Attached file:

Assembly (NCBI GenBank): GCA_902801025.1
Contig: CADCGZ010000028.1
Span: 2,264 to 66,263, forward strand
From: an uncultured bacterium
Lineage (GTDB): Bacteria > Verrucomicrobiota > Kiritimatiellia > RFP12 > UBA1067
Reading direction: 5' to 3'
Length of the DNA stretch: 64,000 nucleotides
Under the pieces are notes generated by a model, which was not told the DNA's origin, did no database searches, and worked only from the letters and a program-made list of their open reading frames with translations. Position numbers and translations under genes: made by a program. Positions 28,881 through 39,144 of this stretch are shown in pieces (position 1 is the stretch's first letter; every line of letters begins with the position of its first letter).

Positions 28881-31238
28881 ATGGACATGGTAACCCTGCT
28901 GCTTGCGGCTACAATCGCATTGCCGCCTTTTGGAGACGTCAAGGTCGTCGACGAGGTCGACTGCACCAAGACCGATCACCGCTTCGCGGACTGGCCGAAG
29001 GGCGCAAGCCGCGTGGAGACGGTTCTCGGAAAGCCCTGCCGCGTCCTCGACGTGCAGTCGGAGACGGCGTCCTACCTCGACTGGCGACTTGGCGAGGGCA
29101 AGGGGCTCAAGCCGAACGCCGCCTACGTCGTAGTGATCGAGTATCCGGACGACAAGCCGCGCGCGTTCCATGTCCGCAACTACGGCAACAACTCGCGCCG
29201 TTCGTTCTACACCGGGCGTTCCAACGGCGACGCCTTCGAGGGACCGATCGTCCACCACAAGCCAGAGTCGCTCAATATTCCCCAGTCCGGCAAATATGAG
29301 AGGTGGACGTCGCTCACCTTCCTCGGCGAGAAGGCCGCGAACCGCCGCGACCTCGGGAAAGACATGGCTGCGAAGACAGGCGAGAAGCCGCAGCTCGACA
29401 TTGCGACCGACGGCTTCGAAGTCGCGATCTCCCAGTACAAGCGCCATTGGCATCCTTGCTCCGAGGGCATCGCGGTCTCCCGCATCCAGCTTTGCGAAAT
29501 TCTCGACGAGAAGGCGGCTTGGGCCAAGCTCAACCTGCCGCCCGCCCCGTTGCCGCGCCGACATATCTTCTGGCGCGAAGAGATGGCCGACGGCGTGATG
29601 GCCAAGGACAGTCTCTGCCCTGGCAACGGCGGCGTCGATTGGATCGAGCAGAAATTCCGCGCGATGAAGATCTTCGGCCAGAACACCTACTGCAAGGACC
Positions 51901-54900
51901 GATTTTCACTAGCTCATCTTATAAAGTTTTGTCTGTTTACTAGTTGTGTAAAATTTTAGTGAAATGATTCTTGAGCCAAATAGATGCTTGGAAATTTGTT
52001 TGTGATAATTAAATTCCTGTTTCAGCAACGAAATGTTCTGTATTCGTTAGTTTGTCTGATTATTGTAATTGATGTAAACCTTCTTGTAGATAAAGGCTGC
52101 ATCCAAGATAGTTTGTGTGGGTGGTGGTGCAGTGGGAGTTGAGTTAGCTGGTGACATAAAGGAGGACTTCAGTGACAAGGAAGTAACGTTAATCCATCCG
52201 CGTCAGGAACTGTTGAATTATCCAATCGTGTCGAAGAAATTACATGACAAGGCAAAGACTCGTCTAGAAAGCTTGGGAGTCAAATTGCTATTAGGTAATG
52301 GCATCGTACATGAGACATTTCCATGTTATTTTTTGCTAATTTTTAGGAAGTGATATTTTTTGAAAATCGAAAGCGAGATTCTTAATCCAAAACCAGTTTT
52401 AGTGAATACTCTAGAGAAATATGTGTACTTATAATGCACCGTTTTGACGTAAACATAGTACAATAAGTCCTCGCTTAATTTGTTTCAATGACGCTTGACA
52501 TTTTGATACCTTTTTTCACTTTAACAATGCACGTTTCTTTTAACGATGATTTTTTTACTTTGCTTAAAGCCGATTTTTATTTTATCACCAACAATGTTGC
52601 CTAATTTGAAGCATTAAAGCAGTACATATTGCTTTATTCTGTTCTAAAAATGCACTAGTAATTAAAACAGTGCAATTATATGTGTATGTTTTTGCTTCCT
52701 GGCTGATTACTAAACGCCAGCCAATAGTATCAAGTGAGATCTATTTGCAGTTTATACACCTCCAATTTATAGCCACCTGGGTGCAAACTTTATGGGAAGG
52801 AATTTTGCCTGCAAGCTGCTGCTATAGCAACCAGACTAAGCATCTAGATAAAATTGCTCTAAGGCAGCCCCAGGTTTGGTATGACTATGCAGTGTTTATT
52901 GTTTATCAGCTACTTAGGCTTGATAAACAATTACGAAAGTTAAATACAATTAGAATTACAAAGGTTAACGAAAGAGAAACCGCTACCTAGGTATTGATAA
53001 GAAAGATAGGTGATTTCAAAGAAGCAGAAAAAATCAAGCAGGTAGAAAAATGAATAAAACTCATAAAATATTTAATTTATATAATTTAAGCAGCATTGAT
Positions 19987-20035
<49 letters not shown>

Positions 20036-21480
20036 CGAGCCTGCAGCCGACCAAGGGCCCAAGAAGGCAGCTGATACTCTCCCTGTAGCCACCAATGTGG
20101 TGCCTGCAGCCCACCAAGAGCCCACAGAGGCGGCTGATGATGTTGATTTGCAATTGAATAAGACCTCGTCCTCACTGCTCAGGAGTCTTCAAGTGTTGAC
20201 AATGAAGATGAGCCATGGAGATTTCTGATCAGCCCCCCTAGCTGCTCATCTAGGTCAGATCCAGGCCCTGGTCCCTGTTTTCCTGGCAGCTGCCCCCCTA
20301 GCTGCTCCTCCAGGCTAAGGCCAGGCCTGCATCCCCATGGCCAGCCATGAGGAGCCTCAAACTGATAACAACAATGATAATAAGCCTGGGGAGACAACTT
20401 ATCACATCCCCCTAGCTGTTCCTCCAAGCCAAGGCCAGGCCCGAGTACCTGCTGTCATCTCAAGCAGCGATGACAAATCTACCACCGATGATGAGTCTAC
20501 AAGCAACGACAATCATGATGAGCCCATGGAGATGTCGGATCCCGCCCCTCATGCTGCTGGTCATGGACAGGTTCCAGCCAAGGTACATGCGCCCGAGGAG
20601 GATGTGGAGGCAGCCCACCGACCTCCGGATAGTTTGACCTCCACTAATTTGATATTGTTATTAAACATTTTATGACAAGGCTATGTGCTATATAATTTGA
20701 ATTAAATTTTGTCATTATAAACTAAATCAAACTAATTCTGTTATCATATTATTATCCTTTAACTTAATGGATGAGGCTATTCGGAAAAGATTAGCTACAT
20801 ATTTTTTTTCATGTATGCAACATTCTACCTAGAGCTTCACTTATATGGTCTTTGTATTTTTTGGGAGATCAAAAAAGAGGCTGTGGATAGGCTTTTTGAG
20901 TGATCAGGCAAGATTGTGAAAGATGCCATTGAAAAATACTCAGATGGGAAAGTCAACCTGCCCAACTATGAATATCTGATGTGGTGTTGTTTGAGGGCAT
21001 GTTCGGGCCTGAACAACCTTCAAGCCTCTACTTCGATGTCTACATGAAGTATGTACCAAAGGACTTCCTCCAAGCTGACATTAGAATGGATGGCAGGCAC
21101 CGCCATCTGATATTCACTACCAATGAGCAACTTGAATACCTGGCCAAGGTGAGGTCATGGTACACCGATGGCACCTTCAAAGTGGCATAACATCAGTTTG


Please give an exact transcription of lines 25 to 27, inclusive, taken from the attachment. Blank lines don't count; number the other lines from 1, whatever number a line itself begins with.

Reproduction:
52401 AGTGAATACTCTAGAGAAATATGTGTACTTATAATGCACCGTTTTGACGTAAACATAGTACAATAAGTCCTCGCTTAATTTGTTTCAATGACGCTTGACA
52501 TTTTGATACCTTTTTTCACTTTAACAATGCACGTTTCTTTTAACGATGATTTTTTTACTTTGCTTAAAGCCGATTTTTATTTTATCACCAACAATGTTGC
52601 CTAATTTGAAGCATTAAAGCAGTACATATTGCTTTATTCTGTTCTAAAAATGCACTAGTAATTAAAACAGTGCAATTATATGTGTATGTTTTTGCTTCCT